Consequently I returned to my original foundations, plunging into schoolwork to redeem myself through academic excellence. Still miserable, I turned to extracurricular activities and community service, trying to erect an identity in a facade of social responsibility and activism. I found myself searching for the approval of others. Their praise of my right image, my unperverted, correctly structured image-my stellar transcript, my hours of community service, my ability to blow into a flute and scratch out a few greeting card poems-reassured me of my worth. Despite the rigidity of my A-student identity, I still felt stale and numb, dizzy and nauseous, my body floating in black and crimson. My life was nothing but a series of unstable illusions, shadows that consumed and rejected me, a society that told me that, beneath any self I pieced together, my sexuality made me essentially perverse and nothing more.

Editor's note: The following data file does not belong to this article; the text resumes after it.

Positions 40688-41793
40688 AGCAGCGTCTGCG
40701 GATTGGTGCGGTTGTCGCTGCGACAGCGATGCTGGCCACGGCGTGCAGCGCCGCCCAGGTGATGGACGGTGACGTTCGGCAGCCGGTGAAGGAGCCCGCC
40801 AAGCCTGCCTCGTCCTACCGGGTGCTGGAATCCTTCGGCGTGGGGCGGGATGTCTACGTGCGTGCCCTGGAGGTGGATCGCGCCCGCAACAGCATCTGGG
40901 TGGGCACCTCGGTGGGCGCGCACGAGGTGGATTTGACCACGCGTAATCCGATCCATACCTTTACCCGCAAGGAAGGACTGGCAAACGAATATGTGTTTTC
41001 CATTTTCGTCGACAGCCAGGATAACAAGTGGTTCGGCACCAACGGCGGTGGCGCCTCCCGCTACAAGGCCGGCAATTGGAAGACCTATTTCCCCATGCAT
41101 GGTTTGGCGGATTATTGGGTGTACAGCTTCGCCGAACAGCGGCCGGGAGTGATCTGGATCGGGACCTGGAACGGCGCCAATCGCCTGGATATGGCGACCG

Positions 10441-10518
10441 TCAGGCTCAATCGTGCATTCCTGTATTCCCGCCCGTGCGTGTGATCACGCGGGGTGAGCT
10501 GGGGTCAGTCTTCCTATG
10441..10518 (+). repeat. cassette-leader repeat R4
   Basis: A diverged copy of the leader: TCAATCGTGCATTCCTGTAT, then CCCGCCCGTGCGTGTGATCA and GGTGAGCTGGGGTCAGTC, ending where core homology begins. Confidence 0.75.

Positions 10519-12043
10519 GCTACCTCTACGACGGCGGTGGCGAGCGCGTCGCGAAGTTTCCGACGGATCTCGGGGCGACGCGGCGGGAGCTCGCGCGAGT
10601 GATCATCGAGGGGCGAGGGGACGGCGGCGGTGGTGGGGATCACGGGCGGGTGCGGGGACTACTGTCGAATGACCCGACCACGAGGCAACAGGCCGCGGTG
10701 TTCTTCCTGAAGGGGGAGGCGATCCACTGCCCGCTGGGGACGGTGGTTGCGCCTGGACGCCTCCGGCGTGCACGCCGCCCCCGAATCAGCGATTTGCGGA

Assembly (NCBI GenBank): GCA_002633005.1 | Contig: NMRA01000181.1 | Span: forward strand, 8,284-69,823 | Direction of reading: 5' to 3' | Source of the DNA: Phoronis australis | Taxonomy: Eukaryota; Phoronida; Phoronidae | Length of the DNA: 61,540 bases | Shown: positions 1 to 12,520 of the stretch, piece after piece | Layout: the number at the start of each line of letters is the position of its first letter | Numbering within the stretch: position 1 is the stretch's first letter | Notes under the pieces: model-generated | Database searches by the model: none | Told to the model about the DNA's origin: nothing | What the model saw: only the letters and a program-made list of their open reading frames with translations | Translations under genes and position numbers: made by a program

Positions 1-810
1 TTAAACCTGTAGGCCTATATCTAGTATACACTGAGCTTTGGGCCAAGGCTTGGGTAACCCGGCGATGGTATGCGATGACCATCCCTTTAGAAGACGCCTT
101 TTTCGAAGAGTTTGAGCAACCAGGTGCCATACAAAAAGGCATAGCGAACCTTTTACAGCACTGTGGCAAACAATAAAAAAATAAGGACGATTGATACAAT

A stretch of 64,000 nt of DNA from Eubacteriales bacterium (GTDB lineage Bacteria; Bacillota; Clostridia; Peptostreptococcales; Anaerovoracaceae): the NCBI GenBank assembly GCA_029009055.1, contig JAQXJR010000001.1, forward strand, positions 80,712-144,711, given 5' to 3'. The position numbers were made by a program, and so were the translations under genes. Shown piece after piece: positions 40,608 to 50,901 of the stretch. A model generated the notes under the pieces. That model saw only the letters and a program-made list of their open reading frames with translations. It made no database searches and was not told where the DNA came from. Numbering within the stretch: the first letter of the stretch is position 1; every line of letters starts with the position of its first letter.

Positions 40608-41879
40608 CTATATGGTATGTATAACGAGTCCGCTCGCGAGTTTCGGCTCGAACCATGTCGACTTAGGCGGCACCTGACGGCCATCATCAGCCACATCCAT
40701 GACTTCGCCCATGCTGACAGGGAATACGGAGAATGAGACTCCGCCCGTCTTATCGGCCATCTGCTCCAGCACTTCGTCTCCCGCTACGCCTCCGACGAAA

I reject these ideas. As Foucault writes, queerness represents a constructed, implanted perversity. People see my sexuality as the defining aspect of my persona. They see it as the sum product of my past and the determining factor of my future. Everywhere people limit me in ways far more insidious than stereotyping or anti-gay legislation. Discrimination against gays and lesbians is not simply a homophobic don't ask don't tell policy: in the contemporary consciousness, homophobia builds queerness into a monolith. With queer individuals reduced to nothing but absolutely, impregnably Queer, dehumanization becomes almost inevitable. There are the obvious examples: the gay bashers, the skinhead neo-Nazis, Jesse Helms, those who decry us as Satanic. Yet with the "gay-friendly" we become perverse too, metamorphosing from devils to ABBA-loving fashion freaks. Even queers sometimes yell too thoughtlessly for gay pride, as if having a sexual preference is something of which to be proud. Sexuality is not an accomplishment; it is not something that reveals who you are; it is not all that you are: it exists as a strand, one interwoven into all the other facets of Self.